Although the space allocated to the rear end is limited, the passenger seat is relatively comfortable. When driving fast, the grips are not ideally placed to grip and you have to grab onto the rider to avoid accidental helmet hits. It works well on the motorway at constant speed, but the space available for the legs with the side cases may make long stages difficult in the long run..
With a 19-liter tank and consumption that has varied between barely 6 liters per 100 km and more than 7 on the attack, the average range is around 300 km or even 400 km if we limit ourselves to the highway. . The future owners of Z 1000 SX 2014 are invited to leave their impressions on the opinions history to verify all the merits of the extension of the last report by Kawasaki.
The Kawasaki accessories catalog is certainly not as extensive as at Ducati or KTM, but the Z 1000 SX is entitled to no less than 21 references. To improve its GT capabilities, the Greens offer large 39-liter side cases (€ 718), a comfort saddle (€ 417, highly recommended for long distance), heated grips (€ 201) or even a top case of 39 liters (500 €). On the cosmetic and protection side, you have the choice between a smoked screen, a passenger seat cowl, a support for self-powered GPS, protective pads or even a double racing exhaust from Akrapovic ….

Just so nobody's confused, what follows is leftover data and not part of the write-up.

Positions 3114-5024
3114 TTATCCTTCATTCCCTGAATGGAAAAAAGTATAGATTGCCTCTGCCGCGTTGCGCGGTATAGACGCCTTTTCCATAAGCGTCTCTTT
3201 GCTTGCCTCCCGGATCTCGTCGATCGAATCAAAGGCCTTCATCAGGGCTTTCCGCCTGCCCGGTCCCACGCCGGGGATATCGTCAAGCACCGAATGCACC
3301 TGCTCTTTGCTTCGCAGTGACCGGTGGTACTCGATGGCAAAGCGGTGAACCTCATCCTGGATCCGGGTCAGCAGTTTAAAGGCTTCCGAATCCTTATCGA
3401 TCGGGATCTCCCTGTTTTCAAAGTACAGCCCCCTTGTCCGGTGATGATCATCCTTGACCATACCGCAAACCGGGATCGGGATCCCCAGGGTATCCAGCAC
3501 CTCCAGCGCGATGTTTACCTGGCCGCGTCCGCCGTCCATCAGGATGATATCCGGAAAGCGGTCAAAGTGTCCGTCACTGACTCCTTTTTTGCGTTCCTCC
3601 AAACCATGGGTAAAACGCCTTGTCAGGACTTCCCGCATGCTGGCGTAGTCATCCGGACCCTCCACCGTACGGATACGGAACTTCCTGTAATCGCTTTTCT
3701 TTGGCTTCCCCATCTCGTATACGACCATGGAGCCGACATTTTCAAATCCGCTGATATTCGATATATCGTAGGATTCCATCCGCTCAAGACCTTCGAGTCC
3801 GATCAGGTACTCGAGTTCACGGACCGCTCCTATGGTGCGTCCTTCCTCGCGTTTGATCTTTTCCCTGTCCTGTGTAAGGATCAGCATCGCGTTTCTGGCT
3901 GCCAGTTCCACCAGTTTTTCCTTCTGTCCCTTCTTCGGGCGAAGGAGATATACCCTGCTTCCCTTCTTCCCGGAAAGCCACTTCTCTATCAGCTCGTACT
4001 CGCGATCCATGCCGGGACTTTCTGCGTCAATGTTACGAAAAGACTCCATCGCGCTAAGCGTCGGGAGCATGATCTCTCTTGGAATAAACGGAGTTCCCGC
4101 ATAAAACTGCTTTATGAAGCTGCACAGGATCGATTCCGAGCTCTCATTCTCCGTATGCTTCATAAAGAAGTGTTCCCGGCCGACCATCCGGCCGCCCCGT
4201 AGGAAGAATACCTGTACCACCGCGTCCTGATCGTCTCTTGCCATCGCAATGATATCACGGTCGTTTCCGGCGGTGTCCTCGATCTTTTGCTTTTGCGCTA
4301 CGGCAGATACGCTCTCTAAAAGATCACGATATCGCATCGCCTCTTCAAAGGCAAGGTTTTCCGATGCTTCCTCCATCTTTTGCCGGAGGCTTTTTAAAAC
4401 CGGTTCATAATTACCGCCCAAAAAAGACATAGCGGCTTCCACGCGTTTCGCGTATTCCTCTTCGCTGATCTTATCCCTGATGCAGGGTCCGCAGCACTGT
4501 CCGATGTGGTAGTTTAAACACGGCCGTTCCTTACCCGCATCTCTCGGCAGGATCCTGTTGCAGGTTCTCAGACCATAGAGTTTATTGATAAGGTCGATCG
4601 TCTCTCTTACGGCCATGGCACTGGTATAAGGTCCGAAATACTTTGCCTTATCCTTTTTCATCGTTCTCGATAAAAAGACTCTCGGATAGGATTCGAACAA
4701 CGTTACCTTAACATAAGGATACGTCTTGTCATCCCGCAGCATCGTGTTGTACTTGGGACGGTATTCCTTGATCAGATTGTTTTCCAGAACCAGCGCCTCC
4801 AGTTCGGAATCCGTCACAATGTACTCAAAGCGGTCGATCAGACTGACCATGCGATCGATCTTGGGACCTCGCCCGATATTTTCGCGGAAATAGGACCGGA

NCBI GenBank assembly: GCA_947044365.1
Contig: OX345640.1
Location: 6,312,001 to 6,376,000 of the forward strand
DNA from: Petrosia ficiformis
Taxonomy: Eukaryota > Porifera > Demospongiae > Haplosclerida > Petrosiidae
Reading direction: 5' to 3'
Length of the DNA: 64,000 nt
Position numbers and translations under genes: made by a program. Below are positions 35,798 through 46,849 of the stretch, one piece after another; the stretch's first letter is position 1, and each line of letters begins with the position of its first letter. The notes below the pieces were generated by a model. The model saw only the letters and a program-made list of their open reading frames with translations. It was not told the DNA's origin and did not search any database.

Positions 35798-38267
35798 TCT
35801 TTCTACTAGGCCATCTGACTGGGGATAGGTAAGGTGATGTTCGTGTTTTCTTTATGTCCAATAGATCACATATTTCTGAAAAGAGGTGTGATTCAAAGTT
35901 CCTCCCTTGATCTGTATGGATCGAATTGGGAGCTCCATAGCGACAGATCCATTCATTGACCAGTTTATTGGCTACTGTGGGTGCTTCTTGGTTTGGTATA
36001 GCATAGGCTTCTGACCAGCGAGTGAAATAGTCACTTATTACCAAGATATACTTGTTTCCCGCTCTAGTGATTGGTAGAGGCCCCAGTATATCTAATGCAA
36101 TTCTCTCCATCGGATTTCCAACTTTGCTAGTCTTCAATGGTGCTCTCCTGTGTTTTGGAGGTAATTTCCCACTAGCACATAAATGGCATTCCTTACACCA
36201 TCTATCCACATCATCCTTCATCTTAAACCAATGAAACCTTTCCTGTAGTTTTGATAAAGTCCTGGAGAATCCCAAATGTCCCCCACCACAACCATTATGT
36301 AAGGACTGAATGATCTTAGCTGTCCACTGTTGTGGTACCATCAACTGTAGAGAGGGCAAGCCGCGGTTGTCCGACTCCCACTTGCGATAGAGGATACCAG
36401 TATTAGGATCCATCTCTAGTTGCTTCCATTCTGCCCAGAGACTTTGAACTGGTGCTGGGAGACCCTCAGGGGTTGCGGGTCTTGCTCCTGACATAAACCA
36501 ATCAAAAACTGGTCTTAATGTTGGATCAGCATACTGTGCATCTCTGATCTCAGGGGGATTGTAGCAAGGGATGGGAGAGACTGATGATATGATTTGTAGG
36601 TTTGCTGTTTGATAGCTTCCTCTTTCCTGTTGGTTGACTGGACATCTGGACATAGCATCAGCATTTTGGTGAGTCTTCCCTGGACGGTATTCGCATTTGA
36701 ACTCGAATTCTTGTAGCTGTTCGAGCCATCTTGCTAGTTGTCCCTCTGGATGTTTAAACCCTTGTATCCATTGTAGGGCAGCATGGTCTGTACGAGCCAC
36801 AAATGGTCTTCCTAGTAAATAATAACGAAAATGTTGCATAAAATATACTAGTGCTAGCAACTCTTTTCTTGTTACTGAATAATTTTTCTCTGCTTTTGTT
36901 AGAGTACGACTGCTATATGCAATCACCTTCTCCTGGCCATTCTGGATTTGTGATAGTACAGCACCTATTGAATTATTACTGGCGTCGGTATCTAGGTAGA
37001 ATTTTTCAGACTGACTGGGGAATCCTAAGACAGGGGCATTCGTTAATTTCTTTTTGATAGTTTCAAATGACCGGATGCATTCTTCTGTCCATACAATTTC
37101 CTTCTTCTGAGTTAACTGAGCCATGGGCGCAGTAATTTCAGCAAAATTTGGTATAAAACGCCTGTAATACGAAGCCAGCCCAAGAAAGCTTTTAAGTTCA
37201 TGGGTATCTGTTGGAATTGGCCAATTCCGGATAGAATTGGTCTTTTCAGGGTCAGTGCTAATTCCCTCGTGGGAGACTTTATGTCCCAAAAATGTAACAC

The registration numbers prove it, Kawasaki’s proposal for the Sport-GT segment was relevant in 2010 and will probably still be so with the 2014 vintage of the Z 1000 SX. If the improvements in the suspensions and engine are almost in detail, the driving aids are a real plus, providing a gain in performance as well as in safety. After that, you must not be mistaken about the goods. The Z 1000 SX is a perfect medium-haul, endowed with solid sporting potential and powered by an engine that is as powerful as it is pleasing. To cut down the kilometers in packs of 400, we can think about a Honda CBF 1000 F or, to stay in the family, a Versys 1000, just as efficient but less fun to take … Last good news, Kawasaki announces that its novelty should only cost a few hundred euros more than the current model, priced at € 12,499. The ABS will be charged € 600, the suitcase kit € 800 and the Topcase kit € 500. On the occasion of its marketing, a big launch party will be organized the second week of December in all Kawasaki dealerships in France.